That is the thing with Snyder - he is one of those modern directors with such a confident, dazzling sense of his own talent that you do feel as if he could so almost anything. He gets so much so right - he textures scenes brilliantly, his pacing is faultless, and he has a painterly sense of colour and composition, all of it edited to within an inch of its life. Yet there is something frustratingly off about his sensibility, for me, something almost ineffable. It all seems entirely obvious, artificial, perhaps even soulless.
So Man of Steel ends as a massive cgi slugfest, and after that rather dazzling - and surprisingly emotionally effecting - first hour that comes as a bit of a disappointment. But it is still mostly satisfying, brilliantly made and nicely acted, and finds a way to make Superman work in the modern world. Credit for that must go to Snyder, Goyer and the cast, but also to Hans Zimmer, whose bombastic score is rousing enough that I never missed the singular genius of John Williams work for the character.

Tuesday 11 June 2013


(Shimmy Marcus, 2012)

LiR were one of the many Dublin bands who swarmed in the city's clubs and bars in the 1980s and '90s, hoping to be - in commercial terms at least - the next U2.
It never happened, and Shimmy Marcus' film is partly an attempt to explain why. It's composed of a mix of archive footage - much of it vintage camcorder stuff, some taken from Irish tv - and contemporary interviews with the band members, now mainly pudgy and middle-aged in sharp contrast to their skinny youthful faces in the old photographs and clips. They trace a familar narrative of young boredom on the streets of Dublin's Donaghmede, a few failed attempts at starting a band, and the gradual rise to competence and local popularity. Dublin then was rife with kids in bands; a few great, some good, most pretty shocking. But the majority got record deals and made albums in London or the States, only to limp back home a few years later when fame and fortune refused to come calling. LiR, despite an impressive fanbase and their reputation as an awesome live act, failed to do so, and they still can't quite understand why.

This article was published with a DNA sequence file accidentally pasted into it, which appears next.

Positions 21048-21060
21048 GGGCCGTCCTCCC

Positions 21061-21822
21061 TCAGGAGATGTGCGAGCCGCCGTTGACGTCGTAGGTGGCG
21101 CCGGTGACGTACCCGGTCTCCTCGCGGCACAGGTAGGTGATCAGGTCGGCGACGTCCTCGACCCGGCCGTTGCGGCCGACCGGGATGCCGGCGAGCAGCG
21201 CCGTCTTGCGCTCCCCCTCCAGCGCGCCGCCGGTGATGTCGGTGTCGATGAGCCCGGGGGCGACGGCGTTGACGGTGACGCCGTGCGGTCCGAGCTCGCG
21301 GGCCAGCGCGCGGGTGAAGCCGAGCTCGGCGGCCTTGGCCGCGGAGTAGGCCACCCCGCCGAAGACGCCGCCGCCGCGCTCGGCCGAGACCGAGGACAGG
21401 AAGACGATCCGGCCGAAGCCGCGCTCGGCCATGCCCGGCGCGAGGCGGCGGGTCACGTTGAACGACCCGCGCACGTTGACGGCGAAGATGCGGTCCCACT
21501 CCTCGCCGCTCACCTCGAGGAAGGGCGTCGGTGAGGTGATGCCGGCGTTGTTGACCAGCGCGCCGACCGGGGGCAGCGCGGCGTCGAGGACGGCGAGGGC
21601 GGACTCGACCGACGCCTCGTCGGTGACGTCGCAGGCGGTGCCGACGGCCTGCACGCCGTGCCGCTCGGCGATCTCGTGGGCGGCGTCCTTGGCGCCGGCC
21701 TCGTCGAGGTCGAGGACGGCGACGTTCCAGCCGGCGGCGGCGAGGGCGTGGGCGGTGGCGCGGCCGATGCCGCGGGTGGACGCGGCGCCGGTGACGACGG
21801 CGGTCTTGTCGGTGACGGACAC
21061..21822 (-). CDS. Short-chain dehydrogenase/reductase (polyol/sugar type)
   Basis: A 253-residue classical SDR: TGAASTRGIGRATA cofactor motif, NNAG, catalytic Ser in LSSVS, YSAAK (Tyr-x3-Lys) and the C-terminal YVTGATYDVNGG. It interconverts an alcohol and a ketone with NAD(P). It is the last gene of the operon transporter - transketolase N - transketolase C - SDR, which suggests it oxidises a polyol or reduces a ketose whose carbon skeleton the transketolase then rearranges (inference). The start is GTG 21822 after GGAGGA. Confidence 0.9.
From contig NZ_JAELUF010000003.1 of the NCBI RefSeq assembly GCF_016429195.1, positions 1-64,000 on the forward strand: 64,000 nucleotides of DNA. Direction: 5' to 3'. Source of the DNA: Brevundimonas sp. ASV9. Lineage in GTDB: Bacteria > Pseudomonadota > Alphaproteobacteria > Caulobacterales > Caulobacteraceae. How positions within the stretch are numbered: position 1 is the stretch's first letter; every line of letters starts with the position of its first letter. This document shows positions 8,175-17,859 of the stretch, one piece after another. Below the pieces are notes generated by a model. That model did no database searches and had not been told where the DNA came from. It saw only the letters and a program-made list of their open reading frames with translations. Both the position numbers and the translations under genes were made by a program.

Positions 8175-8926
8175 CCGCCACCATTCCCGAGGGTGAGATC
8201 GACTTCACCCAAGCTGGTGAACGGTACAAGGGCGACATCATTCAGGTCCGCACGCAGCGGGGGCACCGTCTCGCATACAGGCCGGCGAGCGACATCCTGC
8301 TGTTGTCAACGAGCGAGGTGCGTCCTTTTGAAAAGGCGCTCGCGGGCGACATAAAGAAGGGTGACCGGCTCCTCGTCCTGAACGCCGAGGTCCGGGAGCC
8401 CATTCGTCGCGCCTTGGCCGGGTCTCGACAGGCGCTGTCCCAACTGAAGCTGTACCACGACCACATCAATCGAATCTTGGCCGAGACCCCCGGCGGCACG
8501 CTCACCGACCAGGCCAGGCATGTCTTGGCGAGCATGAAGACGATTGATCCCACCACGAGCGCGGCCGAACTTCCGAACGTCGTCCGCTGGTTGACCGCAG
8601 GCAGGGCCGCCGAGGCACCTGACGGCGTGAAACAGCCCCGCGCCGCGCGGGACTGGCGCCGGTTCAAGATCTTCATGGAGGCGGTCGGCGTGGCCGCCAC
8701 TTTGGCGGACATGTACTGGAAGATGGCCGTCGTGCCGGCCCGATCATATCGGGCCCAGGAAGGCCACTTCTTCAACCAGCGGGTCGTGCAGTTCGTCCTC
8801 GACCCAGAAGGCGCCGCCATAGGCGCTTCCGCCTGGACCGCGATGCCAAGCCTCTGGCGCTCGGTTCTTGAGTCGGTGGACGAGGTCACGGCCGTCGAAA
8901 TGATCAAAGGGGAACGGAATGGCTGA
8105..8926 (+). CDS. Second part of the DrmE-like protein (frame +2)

And so the undercurrent is pronounced early on - this will ultimately be a story of a band of naive young men who believe they were let down and even exploited by their older, cannier manager. Eventually they will travel to America, where a series of grinding, mentally and physically exhausting tours and a record deal coincide with members leaving, managers quitting, lots of stress, and no success.
This is a question Marcus' funny, interesting film never really successfully grapples with: were LiR ever good enough? For all that the band members talk about how it was only the music that really mattered, only two songs are really lingered over and identified, and much of the rest, while well-played and nicely sung, sound pretty dull, which is how this Dublin boy remembers them. The only allusions to this possibility are an acknowledgement that Irish critics were unusually damning about the band - rejected delusionally by one band member in a rant about how much hate there is in such a small country - and their American Label boss claiming that they hated the first LiR record (resulting in a vastly different American version).
None of this prevents their story from being quietly compelling. They mostly make for charming, articulate interviewees in a very Dublin way, mixing earnest homilies about the joy of rock with cynical jokes about life on the road, and there is something quite touching about two old childhood friends roaming the drab suburban streets of their youth and sharing reminiscences, wondering where it all went and why it never quite worked out. Marcus uses his footage nicely, keeping a rambling story and large cast tight and ordered throughout.


(M Night Shyamalan, 2013)

Sometimes it's easy to see why a much-anticipated multi-million dollar blockbuster fails, and fails spectacularly. No script, unlikable characters, a sense of arrogant entitlement to an audience, miscast actors, a misunderstanding of what viewers want to see; or more commonly, some awful mix of various among these qualities...these are the sorts of things which capsize these summer and Christmas tentpoles.
But the failure of a film like M Night Shyamalan's After Earth, roasted by critics and largely ignored by audiences, is harder to understand. As blockbusters go - as Will Smith films go, in fact - this is an incredibly spartan and minimalist work. Of course it cost millions and is filled with special effects and stunts and action. But it is nowhere near as bloated as the majority of action and science fiction blockbusters. And while it's never outstanding - it has a few key flaws working against it - it has some triumphant passages, and is largely an impressive, gripping genre film.